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Assignment Comprehension

Video Resources

Video Resources

Assignment comprehension 

For more information assignment comprehension, take a moment and watch the following videos from York University and Lund University:

Video one: Transforming essay instructions

Video two: Navigating Jargon

Video three: Interpreting the task

It is important for writers to understand the keywords, pinpoint a question and know the parameters of the assignment.

Ask yourself the following questions:

  • How long is the assignment?
  • When is it due?
  • What format is required?
  • Can I choose my topic or is one assigned?
  • Am I addressing all of the questions in the assignment?
  • What resources are needed to help me write?

When writing an assignment, try to ensure it has a focused and specific topic. The broader the focus, the harder it is to complete.

For additional support on Assignment Comprehension, download the Glossary of Task Words tip sheet or Writing an Answer tip sheet. 

Key instructional words



Account for

Explain the cause of the given topic.


Examine in detail the content or structure of something, usually by breaking it down into its separate parts.


Provide notes on the given topic or visual.


Comment on the value or effectiveness of the subject, including strengths and weaknesses.


You should give a written criticism or explanation, expressing a personal or professional opinion (The context of the question will tell you which is required).


Look for similarities between the two or more items that you are asked to compare. You may also mention the differences. It is important to be clear about what exactly you are being asked to compare.


Look for the differences between the two or more things that you are asked to contrast, and present systematically.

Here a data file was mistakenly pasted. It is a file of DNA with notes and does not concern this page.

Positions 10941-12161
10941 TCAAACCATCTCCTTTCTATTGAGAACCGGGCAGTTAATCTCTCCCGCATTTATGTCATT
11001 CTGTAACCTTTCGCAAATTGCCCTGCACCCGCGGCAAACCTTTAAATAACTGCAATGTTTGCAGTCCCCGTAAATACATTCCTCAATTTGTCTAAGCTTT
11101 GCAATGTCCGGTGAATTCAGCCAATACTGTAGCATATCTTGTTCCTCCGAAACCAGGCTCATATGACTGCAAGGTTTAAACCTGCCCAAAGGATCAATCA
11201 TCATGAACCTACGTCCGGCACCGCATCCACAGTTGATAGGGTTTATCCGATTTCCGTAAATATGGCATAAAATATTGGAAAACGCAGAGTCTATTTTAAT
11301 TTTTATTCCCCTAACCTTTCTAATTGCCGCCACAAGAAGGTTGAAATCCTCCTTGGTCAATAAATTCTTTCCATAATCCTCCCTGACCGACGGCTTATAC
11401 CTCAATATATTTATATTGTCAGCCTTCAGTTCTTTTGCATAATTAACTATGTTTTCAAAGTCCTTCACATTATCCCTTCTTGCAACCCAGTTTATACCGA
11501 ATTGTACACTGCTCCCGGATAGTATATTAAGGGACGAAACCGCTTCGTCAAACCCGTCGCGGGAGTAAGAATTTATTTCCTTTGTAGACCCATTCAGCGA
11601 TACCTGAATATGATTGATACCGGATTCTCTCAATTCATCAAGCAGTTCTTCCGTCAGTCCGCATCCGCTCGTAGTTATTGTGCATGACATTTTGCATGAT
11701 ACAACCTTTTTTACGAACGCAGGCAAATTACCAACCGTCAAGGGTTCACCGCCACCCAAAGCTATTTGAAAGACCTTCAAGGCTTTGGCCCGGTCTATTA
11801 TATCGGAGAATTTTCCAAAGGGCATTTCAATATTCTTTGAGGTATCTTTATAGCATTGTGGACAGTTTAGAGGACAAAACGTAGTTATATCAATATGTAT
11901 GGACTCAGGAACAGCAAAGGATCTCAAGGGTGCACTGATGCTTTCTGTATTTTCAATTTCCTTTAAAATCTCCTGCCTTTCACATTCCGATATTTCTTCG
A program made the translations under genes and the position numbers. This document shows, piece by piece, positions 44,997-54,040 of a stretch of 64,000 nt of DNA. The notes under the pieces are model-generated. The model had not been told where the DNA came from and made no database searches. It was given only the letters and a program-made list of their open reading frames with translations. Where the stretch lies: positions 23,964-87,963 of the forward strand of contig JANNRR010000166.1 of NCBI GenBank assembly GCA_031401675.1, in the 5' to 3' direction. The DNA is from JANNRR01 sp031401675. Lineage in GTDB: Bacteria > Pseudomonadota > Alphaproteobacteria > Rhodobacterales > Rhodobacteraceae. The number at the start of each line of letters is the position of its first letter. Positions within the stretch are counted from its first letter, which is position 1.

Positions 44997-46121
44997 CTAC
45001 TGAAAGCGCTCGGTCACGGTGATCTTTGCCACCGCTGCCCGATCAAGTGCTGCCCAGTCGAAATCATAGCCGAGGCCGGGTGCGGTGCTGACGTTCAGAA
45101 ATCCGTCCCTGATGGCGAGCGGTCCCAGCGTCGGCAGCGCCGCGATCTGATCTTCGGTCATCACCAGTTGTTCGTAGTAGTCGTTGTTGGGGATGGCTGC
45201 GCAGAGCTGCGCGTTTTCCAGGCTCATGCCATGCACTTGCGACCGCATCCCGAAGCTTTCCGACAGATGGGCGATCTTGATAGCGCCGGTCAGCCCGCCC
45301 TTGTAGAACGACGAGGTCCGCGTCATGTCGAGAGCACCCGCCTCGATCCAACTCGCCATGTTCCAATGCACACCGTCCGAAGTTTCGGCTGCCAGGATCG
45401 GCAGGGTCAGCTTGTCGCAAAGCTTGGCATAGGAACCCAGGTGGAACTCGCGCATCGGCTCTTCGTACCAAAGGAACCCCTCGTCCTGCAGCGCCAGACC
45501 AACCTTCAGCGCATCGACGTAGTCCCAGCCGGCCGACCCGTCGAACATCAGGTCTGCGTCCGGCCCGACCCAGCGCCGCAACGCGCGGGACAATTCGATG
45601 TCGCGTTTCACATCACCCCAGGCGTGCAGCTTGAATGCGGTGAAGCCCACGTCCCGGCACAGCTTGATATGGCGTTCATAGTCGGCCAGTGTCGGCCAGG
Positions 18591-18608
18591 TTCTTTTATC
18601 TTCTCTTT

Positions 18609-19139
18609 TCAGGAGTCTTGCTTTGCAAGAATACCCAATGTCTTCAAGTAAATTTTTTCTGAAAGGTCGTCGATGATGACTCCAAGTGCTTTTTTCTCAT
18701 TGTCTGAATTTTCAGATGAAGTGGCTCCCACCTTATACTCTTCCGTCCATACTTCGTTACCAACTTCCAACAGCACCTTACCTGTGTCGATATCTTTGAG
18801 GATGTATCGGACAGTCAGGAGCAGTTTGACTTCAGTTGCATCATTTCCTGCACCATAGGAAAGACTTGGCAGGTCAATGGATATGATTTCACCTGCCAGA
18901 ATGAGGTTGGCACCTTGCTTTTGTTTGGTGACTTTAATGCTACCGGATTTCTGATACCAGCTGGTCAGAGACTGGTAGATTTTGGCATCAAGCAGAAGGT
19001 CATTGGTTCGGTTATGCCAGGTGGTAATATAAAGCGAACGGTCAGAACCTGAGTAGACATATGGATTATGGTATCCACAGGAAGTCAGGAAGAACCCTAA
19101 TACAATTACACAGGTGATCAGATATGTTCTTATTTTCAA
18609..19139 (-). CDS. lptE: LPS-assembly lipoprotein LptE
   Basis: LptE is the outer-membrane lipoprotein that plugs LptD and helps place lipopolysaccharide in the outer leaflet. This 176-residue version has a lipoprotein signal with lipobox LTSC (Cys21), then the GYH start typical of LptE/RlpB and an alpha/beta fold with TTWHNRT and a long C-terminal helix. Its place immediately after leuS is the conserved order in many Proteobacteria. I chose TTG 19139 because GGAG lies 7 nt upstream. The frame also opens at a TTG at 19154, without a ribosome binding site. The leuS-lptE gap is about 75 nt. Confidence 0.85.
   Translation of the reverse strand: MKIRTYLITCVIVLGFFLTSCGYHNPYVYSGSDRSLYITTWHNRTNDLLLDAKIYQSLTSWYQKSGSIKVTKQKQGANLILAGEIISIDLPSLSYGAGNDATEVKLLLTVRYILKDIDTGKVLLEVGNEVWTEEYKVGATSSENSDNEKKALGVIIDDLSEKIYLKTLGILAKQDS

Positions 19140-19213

Critical analysis

Do not just describe. You have to consider and evaluate the content of the work and often apply it to your own experience or that of others. You might consider the strengths and weaknesses of the argument.


Make a considered judgement of something by examining the strengths and weaknesses, the advantages and disadvantages, the limitations and the strengths. Remember that you are expressing your own opinion, but any points that you make should be supported by evidence.


Provide meaning by describing the essential qualities using concise and clear language. While accuracy is very important, details are not required. You should also keep in mind whatever makes it different from all other objects or concepts.


Give a detailed account.


For a question which specifies a diagram, you should present a visual representation such as a drawing, chart, plan, or graph. You will usually have to label the diagram.


You should analyze the main issue(s) and carefully examine each part, then offer a final evaluation of the arguments (pros and cons).


You should list one by one, in a concise form, the points required.


Make a detailed assessment of the problem, including both advantages and limitations. Evaluation involves making a judgement about how effective, successful or useful something is.


Give a detailed account of the subject, providing evidence to support your reasons.


You are usually required to provide an explanation, referring to examples. You should also provide your judgment or reaction to the subject.


Comment on the subject, and give your judgment or reaction to the issue.


Provide a sound argument about the accuracy of a particular theory or conclusion. You should include reasons or evidence for your conclusion.


Listing is similar to enumeration. You should present your response in an itemized and concise format.


Systematically present the main points or principles of a subject, omitting non-necessary details and examples.


You need to show or demonstrate clearly your assessment of a subject or principle, providing either evidence or logical reasoning.


Your answer should establish the associations between subjects, and then describe the connections between them.


A review asks for a critical examination. You need to present your analysis of the subject in an organized sequence, including all of the major points.


Express the main points briefly but clearly; details such as illustrations or examples do not need to be included.


Outline the main points or facts, leaving out any details or examples.


Give an account of the development of the subject, from a particular point of origin.